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Volatility and uncertainty on the tanker front

Rebecca Galanopoulos Jones, head of research at Alibra Shipping, takes a look at the tanker market outlook for Q2.

For the first quarter of 2020, we have been dealing with an exceptionally unusual situation to say the very least due to the COVID-19 pandemic that continues to have an unprecedented impact globally. In the tanker market, we would usually expect some volatility in the first few months of the year due to the lunar new year celebrations in the far east, however this year saw average one-year t/c VLCC rates for tankers up 39% from last year, despite a fall in demand from China due to the virus. If the statistics are to be believed, the pandemic is said to be under control in the Far East but in Europe and in the US the situation has yet to peak and the situation is progressively becoming more serious.

The price war between Saudi Arabia and Russia, caused the market to be flooded with oil. As a result, oil prices experienced the largest fall in oil prices seen since the Gulf War in 1991, sending VLCC earnings above $200,000, the highest levels seen since tanker rates peaked in October 2019. Period rates have also firmed off the back of the sentiment in the spot market and earlier this month we saw time charter estimate for a VLCC for one-year rose to an all-time high of $80,00/pdpr. This week rates have cooled off slightly as we await the outcome of the OPEC+ meeting which could finally see a deal reached on crude output cuts.

The last few weeks have seen over 43 VLCCs fixed on period charters, mainly for storage, however the strong sentiment hasn’t yet filtered down into the other sectors as much as owners would have liked and the emphasis remains strongly on the larger ships. Given the levels of uncertainty, it is impossible to predict what the long-term future for the tanker market will look like. In the short-term however, we expect to see firm rates for the next quarter but tailing off in Q3 which is traditionally the quiet season for the tanker market but it is not unheard of to see unusual patterns in the summer and winter months and if one thing is for certain, 2020 will be a yo-yo year for tanker markets.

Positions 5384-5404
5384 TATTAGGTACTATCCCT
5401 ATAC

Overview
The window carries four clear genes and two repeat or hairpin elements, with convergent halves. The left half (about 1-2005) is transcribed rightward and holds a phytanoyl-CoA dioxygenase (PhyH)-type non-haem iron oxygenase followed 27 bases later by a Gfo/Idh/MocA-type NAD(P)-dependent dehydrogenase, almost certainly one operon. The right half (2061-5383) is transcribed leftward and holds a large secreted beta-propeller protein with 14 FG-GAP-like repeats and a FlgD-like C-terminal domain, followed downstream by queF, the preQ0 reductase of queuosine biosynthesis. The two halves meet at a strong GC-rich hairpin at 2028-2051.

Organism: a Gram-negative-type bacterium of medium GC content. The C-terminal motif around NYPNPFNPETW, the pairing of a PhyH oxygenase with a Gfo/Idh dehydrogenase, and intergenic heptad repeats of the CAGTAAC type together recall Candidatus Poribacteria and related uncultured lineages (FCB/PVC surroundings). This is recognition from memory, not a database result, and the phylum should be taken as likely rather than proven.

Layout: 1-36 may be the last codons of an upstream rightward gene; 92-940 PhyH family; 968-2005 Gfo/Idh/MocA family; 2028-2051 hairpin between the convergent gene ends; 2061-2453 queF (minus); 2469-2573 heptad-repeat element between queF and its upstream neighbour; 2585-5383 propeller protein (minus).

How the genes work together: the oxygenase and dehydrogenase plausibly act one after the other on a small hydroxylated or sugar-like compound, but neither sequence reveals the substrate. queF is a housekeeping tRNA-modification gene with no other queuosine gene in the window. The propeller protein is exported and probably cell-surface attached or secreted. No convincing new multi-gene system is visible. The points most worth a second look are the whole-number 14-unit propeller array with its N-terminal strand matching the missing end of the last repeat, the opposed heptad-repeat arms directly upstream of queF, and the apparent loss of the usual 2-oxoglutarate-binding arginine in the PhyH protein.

On the clean side, we have seen increased interest in the LR2 sector for shorter periods of a maximum of a year, again for clean petroleum products storage, and fixture levels have moved up recently. Alibra has seen interest from traders for clean storage with one-two clean VLCCs soon to take delivery and to be filled up with gasoline instead of crude. It is not unheard of for traders to use new vessels to store clean petroleum products which can only be done with virgin tanks.

Low oil prices have been a glimmer of hope for Tanker operators. However, the reduction in the spread between IFO/VLSFO has made the economic case for scrubbers near redundant. Many owners either have scrubber installation pending and considering whether or not to proceed as the price differential between the very low sulphur fuel and regular blends is very small, making scrubbers not cost effective at the moment. Other owners who have already commenced scrubber installation, have had vessels stuck in dry dock in China, where work has come to a halt during the pandemic and consequently vessels have been unable to trade and make the most of the firm market rates.

Almost every person on the planet has been affected in some way by this virus and as such we have no answers as to how this will affect this shipping industry in the long term. In the short term, we are experiencing a period of volatility and uncertainty with no one able to predict what will happen on a day to day basis.

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